IDEAS home Printed from https://ideas.repec.org/a/rnp/ecopol/ep1707.html
   My bibliography  Save this article

«Holes» in the Capital of Failed Russian Banks: Old Indicators and New Hypotheses

Author

Listed:
  • Mamonov, Mikhail

    () (The Institute for Economic Forecasting of the Russian Academy of Sciences; National Research University Higher School of Economics)

Abstract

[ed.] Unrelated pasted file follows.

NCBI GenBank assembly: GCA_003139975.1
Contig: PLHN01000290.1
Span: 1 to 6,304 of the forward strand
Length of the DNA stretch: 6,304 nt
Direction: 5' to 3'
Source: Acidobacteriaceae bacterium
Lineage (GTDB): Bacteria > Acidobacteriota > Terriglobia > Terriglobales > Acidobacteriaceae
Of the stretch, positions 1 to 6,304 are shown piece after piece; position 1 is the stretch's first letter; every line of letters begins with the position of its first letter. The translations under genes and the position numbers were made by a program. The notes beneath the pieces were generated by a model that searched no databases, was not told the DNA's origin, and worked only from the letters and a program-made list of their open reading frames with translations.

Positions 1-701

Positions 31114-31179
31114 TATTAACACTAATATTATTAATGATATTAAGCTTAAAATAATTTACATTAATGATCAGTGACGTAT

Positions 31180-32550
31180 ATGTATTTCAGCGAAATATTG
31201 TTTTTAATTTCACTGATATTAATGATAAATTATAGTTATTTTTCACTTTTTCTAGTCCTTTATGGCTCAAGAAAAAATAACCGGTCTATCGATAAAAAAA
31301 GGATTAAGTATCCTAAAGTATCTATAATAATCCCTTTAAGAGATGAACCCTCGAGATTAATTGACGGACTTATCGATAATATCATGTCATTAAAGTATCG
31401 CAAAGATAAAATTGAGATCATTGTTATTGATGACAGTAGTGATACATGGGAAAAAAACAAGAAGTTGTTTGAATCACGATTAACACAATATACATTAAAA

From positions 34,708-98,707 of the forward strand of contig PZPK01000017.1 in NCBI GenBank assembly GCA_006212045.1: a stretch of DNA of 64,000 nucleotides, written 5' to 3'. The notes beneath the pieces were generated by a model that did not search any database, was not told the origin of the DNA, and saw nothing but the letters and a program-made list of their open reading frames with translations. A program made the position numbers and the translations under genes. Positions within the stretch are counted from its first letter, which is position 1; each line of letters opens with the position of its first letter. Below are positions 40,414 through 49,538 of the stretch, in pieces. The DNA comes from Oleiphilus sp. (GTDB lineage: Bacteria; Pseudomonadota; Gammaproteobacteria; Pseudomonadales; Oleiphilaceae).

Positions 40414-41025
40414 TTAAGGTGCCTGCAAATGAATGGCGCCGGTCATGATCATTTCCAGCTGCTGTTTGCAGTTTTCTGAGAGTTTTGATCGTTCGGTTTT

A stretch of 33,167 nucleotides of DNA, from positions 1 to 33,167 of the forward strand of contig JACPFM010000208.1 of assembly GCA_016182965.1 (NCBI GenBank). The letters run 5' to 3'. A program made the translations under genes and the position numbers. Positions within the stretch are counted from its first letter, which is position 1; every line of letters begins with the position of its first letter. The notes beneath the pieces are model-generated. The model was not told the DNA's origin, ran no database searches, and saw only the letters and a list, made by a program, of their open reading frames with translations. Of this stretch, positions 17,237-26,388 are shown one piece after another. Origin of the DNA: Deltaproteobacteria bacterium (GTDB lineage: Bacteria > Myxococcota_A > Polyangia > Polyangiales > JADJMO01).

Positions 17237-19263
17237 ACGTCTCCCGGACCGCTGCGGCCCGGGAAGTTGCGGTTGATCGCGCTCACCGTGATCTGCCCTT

In the first three years after the Head’s replacement, the Central Bank of Russia has withdrawn the licenses of each third bank in the system and afterwards has discovered that substantial part of these failed banks hided “holes” in their capital that amounted to 2,1% of GDP. In this paper, a first attempt was made to predict the size of the “holes” of that failed Russian banks. For that purpose, international research employs quite simple indicators that reflect bank’s assets and liabilities, size and risk exposures. We formulate three new hypotheses to describe the “holes” in the capital — balance sheet falsification (H1), high assets’ rollovers (H2), and low margins of banking business (H3) — and propose what we call complex indicators to test them. We obtain official data on revealed “holes” in banks’ capital from the “Vestniki Banka Rossii” over the period from the mid-2013 to the beginning of 2016, so that the initial sample covers 106 failed banks and the filtered sample includes 89 of them. We found that these complex indicators bring gains when describing the size of the “holes” using simple indicators. Moreover, the strongest economic effects belong to the complex indicators. In particular, if a bank has already failed, then the “hole” is expected to be as large as (1) higher were the rollovers on corporate loans, (2) greater was the specialization on attracting (expensive) retail deposits and investing them in (cheap) corporate loans, (3) greater was the size of the bank, (4) higher were the rollovers on the correspondent accounts in the Bank of Russia, (5) lower was the bank’s capital disclosed on the eve of its license withdrawal.